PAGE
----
ANR also has been facing stiff competition from Guardian Pipeline and others. Guardian recently filed an application with FERC for an extension deeper into ANR’s Wisconsin market area. The project calls for Guardian to extend its system by 106 miles from its current terminus near Ixonia in northwestern Jefferson County, WI, to Green Bay, as well as add two compressor stations and six meter stations. The proposed expansion will result in an additional 537,200 Dth/d of gas transmission capacity to serve the state of Wisconsin. Service is lated for late 2008 (see Daily GPI, Oct. 25). ANR has been the sole pipeline provider in much of eastern Wisconsin for many years.

The 10,600-miles pipeline has a design capacity to deliver up to 6.4 Bcf/d of gas and has connections to more than 20 gas storage fields with 200 Bcf of working gas capacity. The pipeline brings gas to the Midwest from Gulf Coast, Midcontinent and Southwest producing basins through its western and eastern mainlines, which cross 15 states.

Kirst said that in the opinion of CreditSuisse’s Canadian analyst, Dominique Barker, “such assets could be particularly interesting to two Canadian pipeline concerns, Enbridge and TransCanada…”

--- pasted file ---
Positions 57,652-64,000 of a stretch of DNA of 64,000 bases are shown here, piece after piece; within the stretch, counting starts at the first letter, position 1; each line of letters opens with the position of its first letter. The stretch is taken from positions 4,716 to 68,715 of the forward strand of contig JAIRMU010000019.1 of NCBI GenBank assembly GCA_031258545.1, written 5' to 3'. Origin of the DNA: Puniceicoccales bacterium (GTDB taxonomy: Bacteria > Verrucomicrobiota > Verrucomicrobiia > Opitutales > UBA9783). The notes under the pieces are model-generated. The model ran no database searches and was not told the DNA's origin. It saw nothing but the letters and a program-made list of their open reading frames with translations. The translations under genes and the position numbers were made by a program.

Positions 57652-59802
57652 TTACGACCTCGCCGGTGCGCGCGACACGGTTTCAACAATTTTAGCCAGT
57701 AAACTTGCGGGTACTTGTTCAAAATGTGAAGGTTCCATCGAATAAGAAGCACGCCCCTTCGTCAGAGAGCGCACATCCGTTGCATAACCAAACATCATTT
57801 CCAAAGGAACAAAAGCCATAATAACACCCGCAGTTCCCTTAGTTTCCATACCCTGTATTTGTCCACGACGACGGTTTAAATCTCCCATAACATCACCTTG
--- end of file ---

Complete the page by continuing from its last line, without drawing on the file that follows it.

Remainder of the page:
He noted that ANR is a “low-growth highly competitive pipeline that has to significantly discount its rates to remain competitive (as does every pipe between the Gulf Coast and Midwest). Given added basis differential uncertainty from the construction of Rockies Express, it may be arguably one of EP’s least attractive pipeline assets.”

Kirst said ANR, along with Great Lakes, in which TransCanada has a 50% stake, accounts for only about 20% of the earnings from El Paso’s pipeline group and has only 10% of the “growth backlog. Divesting this drag could bump the pipeline group’s 4-6% average annual [earnings before interest, taxes, depreciation and amortization (EBITDA)] growth forecast by 50-100 basis points.

“We’re still in a good pipeline [merger and acquisitions] market relative to history,” Kirst said, “and EP can use its extensive net operation loss carry forwards to shield capital gains.” He noted that Transwestern, which faces significant long-term basis risk, was recently sold for 9.4 times EBITDA to Energy Transfer Partners (see Daily GPI, Sept. 18).

Assuming a 9.5 times EBITDA multiple in a potential sale, Kirst estimates, El Paso would get net after-tax proceeds of $2.7 billion from a sale of ANR, plus the elimination of $740 million in on-balance-sheet debt. He said his “base-case scenario does get close to the $4.1 billion purchase price that has been part of the market speculation on the sale recently.

If the sale does take place, Kirst said it would have slight earnings dilution of about 2 cents/share but would be a positive for the company’s pipeline group EBITDA. He also said it would have a positive impact on El Paso’s balance sheet, which could lead to a credit ratings increase and better position the company for any opportunistic transactions that might arise in the future.